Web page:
Paul L. Caron

Friday, July 7, 2023

Weekly SSRN Tax Article Review And Roundup: Layser Reviews Moore v. United States And The Original Meaning Of Income By Brooks & Gamage

This week, Michelle Layser (San Diego; Google Scholar) reviews John R. Brooks (Fordham; Google Scholar) and David Gamage (Indiana-Maurer; Google Scholar), Moore v. United States and the Original Meaning of Income


One of the most fundamental concepts taught to income tax students is the realization requirement. In short, income generally is not subject to taxation until it is realized through a conversion into cash or property. But is realization a constitutional requirement? The Supreme Court is expected to provide an answer to that question next year in Moore v. United States. In that case, the Court has been asked to decide whether the Sixteenth Amendment authorizes Congress to tax unrealized sums without apportionment among the states. The taxpayers in Moore are challenging a provision of the Tax Cuts and Jobs Act of 2017 known as the Mandatory Repatriation Tax. 

The tax is a one-time tax on profits of controlled foreign corporations, and it “essentially deem[s] all those earnings as repatriated to U.S. shareholders” even though they were never paid out.

The taxpayers have challenged the law as an “unapportioned direct tax.” (The Sixteenth Amendment authorizes Congress to tax income, but direct taxes on property are prohibited unless they are apportioned among the states). The district court dismissed their claim, and the Ninth Circuit affirmed the dismissal. The taxpayers petitioned for certiorari to the Supreme Court, arguing that the Ninth Circuit decision contradicted the original meaning of income, which they say included a realization requirement. Professors John Brooks and David Gamage disagree. In a new Essay, the authors identify “significant errors and omissions” that the taxpayers, Ninth Circuit dissenters, and amici have made in their historical arguments about the original meaning of income.

The authors begin their critique of the taxpayers’ arguments with an analysis of dictionary definitions that existed when the Sixteenth Amendment was ratified in 1913. In their briefs, the taxpayers, the Ninth Circuit dissenters, and amici all cite dictionary definitions that refer to gains that proceed from labor, business, property, or capital; income that comes in to a person as gain from an investment in capital; or gains that a person derives from property. They argue that these phrases—proceeds, comes in, and derives—refer to realization. However, Brooks and Gamage show that “if we dig further into these dictionaries, we can see that words like ‘derived’ are not describing some action but are rather describing sources of income.” In other words, they do not imply a realization requirement. Further, the authors demonstrate that the same dictionaries include separate dictionary entries for the term “realization,” which was “a clearly defined and unambiguous concept—but was not used to clarify the meaning of income or gain.” For these reasons, the authors argue that the language cited by the taxpayers is misleading, and that contemporaneous dictionary definitions of income did not unambiguously include a realization requirement.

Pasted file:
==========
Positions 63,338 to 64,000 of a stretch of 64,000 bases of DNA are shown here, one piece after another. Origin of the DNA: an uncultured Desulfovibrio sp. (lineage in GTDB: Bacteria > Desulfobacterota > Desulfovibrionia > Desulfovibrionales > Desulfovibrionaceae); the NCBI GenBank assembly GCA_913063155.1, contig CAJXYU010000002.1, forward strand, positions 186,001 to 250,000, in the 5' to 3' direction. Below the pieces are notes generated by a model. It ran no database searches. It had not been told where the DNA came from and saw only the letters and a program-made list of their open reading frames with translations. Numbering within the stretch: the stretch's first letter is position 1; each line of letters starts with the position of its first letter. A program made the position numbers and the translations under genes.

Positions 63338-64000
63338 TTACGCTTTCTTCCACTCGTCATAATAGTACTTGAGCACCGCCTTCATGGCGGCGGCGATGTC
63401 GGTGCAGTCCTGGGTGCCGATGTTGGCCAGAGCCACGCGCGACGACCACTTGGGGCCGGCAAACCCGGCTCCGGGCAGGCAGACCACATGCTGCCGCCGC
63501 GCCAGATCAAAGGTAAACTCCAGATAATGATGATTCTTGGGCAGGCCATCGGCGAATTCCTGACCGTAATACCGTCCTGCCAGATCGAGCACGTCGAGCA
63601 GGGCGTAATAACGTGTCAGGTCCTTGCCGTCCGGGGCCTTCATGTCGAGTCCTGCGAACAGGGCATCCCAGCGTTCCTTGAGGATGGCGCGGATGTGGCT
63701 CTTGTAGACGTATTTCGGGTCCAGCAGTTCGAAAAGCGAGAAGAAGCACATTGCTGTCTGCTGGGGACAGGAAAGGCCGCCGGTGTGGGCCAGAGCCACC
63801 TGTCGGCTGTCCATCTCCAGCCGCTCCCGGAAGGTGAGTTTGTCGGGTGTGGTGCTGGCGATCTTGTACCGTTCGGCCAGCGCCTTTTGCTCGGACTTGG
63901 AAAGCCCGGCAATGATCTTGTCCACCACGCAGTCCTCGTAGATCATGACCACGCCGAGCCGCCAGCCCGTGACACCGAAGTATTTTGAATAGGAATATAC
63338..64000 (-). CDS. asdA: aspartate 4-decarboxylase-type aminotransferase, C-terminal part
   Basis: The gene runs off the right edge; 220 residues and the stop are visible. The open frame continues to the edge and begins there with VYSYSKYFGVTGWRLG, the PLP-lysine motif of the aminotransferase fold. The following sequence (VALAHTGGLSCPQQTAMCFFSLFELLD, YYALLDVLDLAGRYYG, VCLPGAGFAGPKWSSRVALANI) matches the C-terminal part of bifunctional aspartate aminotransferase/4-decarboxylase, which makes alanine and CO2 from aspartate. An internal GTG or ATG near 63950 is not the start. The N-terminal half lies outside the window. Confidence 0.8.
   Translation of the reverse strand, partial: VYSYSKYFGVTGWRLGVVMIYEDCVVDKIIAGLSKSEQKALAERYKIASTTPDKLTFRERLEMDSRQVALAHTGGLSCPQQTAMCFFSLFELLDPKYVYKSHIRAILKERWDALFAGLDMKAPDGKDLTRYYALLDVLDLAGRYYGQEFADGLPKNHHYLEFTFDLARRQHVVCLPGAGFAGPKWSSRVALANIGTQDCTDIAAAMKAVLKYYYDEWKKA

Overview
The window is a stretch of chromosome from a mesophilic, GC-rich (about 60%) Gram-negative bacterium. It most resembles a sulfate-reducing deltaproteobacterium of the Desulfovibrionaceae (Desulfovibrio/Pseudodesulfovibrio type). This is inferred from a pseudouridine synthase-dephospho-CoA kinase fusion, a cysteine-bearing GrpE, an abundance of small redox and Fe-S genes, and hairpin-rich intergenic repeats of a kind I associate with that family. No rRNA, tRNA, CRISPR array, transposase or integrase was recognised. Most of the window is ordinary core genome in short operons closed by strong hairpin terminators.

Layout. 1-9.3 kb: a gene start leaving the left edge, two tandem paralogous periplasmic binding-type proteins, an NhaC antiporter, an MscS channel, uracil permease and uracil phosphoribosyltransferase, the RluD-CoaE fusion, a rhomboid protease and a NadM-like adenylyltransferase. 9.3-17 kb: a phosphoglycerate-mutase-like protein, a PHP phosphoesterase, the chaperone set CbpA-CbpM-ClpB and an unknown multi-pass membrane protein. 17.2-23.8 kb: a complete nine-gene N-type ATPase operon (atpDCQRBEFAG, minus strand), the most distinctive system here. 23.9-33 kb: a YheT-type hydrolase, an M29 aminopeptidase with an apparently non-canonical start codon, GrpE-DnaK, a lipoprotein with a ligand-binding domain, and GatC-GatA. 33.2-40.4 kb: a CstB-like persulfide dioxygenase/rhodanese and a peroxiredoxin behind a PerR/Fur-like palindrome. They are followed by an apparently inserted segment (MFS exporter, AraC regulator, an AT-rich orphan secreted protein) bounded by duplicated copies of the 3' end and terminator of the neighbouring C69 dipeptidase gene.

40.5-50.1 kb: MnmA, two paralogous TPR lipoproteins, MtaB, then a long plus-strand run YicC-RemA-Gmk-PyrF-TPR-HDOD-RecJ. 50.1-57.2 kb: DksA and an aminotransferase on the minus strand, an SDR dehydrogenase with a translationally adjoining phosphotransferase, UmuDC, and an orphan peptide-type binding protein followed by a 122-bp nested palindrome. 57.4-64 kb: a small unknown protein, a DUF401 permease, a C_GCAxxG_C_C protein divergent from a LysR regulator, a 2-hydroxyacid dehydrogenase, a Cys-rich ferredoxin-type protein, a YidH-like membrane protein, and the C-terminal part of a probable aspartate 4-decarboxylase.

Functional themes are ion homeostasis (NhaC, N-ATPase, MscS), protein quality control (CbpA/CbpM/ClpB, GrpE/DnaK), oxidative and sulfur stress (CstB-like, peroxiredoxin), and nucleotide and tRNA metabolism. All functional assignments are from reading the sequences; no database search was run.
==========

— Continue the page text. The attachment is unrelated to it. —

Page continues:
The authors then turn to an analysis of the taxpayers’ citations to contemporaneous treaties like Black’s A Treatise on the Law of Income Taxation (1913) and Montgomery’s Income Tax Procedure (1919). The taxpayers quote language from both treaties to suggest that there was a consensus among experts that the definition of income included a realization requirement. However, Brooks and Gamage show that the treatises were not nearly so decisive. They explain that Black’s statements that support the realization requirement reflected his “opinion, not black-letter law,” and that Black himself noted “a split of authority.” Similarly, Montgomery appeared to favor a realization requirement but lamented that there was not an “authoritative definition of ‘income.’” According to the authors, “what stands out most in a number of treatises is some real doubt and imprecision about the exact contours of the income concept, even at the time of the Sixteenth Amendment.”

Meanwhile, the authors argue that economic theories of income that did not include realization requirements—similar to the Haig-Simons definition—were well known at the time when the Sixteenth Amendment was ratified. They also identify several examples of laws enacted around the same time that taxed unrealized income. In fact, “[t]he 1913 income tax—the first after ratification of the Sixteenth Amendment—also expressly included undistributed corporate earnings in the income of at least some individuals.” Other opinions and rulings during the period “acknowledged that income is accrued prior to its realization.” The authors argue that this context casts further doubt on the Moore taxpayers’ interpretation of original meaning.

The issues raised by the Moore case extend beyond those discussed in this Essay, and the authors have written several other papers with analyses relevant to the case (See, e.g., Taxation and the Constitution, Reconsidered, 76 Tax L. Rev. __ (forthcoming 2023); The Constitutional Meaning of Income (working paper)). The goal of this Essay was modest: to correct the historical record in light of misleading arguments made by parties in the Moore case. Nevertheless, this Essay is important and timely, as it provides much needed context to evaluate the strength of the taxpayers’ arguments within an originalist frame that is favored by several Supreme Court justices. It also makes important theoretical contributions related to definitions of income and constitutional limits on taxation. I recommend this Essay to anyone who is following the Moore case or interested in income tax theory.

Here’s the rest of this week’s roundup:

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